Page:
I need a starter set of good knives for my blossoming 17-year-old chef. She dreams of having her very own.
Your help figuring this out would be welcome because I am seeing single knives for $15 and ones for $300. I don't want to give her poor-quality knives, but we can't afford these high-end knives. Are there any quality knives that are inexpensive?
-Hal in Austin
Without a doubt there are good knives for modest money. New knife technology has taken knives no serious cook would touch years ago into the pro's class.
As a starter set for her I suggest the two knives every chef begins with -- a 3 1/2- to 4-inch paring or utility knife, and a 7 to 8-inch chef's knife. With the paring knife she can slice, peel, bone and fillet. With the chef's knife she'll mince, chop, dice and even carve like a pro. Later you can add others.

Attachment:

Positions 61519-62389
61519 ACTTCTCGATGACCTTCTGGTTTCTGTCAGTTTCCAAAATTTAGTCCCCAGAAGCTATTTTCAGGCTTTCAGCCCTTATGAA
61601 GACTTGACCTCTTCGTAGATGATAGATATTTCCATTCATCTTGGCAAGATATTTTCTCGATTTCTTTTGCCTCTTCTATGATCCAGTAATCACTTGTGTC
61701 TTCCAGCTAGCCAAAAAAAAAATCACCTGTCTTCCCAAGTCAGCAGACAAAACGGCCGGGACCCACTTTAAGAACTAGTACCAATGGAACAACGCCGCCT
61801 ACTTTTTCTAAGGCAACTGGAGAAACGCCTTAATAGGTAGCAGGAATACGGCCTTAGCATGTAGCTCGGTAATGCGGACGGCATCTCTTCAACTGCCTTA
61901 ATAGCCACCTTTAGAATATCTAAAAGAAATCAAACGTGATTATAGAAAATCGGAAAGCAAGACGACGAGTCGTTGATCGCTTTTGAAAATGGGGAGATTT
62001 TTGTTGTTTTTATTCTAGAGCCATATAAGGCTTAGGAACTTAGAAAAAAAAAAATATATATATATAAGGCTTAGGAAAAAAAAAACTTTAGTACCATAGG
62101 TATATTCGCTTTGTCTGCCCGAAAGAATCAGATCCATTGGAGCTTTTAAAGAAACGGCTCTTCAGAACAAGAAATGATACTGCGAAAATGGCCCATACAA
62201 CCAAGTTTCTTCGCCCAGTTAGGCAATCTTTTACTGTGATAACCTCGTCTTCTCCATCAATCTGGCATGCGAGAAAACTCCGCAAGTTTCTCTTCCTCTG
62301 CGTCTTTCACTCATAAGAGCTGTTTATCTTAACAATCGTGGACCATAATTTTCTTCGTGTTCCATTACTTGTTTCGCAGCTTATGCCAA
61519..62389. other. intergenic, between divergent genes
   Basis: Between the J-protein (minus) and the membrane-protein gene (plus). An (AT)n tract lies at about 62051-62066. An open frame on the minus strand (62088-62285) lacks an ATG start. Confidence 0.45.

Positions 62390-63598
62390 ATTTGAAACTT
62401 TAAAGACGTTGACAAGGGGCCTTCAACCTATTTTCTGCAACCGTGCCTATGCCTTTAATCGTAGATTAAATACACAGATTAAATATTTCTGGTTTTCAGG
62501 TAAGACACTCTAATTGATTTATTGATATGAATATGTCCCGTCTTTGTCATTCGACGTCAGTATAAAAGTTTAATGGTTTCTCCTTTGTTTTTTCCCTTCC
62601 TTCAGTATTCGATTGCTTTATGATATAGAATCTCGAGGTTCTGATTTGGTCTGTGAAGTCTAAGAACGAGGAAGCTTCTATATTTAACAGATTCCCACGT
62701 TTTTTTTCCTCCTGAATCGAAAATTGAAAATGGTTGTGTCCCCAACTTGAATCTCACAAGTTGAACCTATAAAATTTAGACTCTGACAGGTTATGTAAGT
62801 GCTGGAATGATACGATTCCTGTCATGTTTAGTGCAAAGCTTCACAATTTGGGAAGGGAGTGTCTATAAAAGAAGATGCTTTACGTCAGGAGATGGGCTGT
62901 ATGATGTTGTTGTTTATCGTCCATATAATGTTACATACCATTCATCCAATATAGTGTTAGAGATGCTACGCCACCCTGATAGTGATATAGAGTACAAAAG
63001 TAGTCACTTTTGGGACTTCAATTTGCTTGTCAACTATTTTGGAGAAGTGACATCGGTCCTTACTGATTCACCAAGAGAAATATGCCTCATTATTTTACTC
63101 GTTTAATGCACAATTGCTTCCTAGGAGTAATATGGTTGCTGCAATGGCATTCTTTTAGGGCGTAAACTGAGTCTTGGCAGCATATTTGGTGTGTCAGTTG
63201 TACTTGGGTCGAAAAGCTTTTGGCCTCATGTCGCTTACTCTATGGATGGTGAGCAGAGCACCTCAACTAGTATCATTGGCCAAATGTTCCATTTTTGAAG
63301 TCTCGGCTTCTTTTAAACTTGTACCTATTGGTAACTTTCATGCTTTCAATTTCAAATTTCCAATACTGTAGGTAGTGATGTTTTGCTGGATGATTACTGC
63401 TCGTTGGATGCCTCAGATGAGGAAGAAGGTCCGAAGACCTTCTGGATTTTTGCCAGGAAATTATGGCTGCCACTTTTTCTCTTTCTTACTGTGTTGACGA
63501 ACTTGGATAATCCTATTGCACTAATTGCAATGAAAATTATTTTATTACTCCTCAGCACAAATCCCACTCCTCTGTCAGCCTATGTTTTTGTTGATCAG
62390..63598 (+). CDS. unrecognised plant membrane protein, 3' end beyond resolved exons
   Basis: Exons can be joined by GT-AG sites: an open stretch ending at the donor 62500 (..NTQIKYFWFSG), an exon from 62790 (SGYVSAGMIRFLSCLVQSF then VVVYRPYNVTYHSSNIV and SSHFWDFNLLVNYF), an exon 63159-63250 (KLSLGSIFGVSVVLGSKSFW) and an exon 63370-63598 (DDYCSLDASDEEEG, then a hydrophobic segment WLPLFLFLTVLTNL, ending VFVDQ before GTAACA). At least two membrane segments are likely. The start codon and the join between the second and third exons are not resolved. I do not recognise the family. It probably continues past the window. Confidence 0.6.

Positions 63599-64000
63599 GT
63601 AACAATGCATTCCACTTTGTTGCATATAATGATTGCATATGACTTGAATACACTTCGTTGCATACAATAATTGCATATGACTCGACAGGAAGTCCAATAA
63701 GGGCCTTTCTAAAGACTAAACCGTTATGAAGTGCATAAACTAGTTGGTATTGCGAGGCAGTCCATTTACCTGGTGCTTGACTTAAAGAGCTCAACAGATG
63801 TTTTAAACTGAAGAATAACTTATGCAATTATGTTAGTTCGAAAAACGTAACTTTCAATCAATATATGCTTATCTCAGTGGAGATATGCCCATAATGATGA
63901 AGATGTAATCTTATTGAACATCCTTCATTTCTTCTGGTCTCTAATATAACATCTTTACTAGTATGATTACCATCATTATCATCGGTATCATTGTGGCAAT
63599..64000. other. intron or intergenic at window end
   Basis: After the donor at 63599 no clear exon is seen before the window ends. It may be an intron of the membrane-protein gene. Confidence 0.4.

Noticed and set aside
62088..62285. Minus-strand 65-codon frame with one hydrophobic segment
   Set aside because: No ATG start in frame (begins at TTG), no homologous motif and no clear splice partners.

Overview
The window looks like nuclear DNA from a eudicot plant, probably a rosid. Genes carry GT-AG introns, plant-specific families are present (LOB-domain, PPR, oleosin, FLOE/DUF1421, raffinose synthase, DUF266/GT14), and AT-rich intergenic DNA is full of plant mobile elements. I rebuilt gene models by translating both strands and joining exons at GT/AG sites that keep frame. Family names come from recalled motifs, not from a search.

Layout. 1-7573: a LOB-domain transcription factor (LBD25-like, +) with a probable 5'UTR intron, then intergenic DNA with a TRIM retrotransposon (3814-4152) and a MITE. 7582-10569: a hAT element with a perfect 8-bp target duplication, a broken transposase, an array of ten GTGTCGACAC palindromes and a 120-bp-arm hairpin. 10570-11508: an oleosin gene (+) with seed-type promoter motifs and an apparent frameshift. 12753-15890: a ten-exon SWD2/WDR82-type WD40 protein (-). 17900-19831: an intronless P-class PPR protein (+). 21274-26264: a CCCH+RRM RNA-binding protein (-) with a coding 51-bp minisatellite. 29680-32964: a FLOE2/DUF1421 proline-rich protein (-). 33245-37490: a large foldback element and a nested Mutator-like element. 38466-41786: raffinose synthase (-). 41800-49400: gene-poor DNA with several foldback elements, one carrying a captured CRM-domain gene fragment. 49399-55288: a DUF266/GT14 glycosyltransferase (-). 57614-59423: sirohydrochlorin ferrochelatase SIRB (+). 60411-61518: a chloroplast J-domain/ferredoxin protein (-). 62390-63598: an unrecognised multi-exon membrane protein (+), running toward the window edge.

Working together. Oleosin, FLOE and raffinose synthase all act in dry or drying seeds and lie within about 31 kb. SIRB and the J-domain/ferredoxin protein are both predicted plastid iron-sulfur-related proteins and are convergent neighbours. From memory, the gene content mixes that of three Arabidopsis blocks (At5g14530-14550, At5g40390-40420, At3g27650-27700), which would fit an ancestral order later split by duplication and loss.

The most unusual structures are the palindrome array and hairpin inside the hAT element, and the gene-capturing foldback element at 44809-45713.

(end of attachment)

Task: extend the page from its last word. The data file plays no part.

One of the brands I've test-driven for a long time, and one that gets high marks from professionals for its price-quality ratio, is the Forschner by Victorinox's Fibrox line. Their chef's knives are in the $30 range and paring knives are as low as $7. If she's anything like me, she'll still be using these knives years from now. Even with those three-figure knives ready and waiting in my knife block (my profession was the excuse for the splurges), these two usually end up by the sink waiting to be washed.
Along with them, get her the perfect knife sharpener for beginners, the AccuSharp knife and tool sharpener. It uses sharpening pieces that are preset at the correct angle so you can't ruin your blades, and costs about $15.
Find everything on Amazon and other sites.
One last thing: Caution her to never, ever put a knife in the dishwasher -- it ruins the blade's tempering. Hand wash and dry it as you go.
Here's a recipe she can practice on to try out her knife skills. It's a good Sunday night supper too. The list of ingredients might give you pause, but trust me, the salad comes together easily. Cook the eggs ahead of time and store them in the refrigerator. And do the same with the dressing.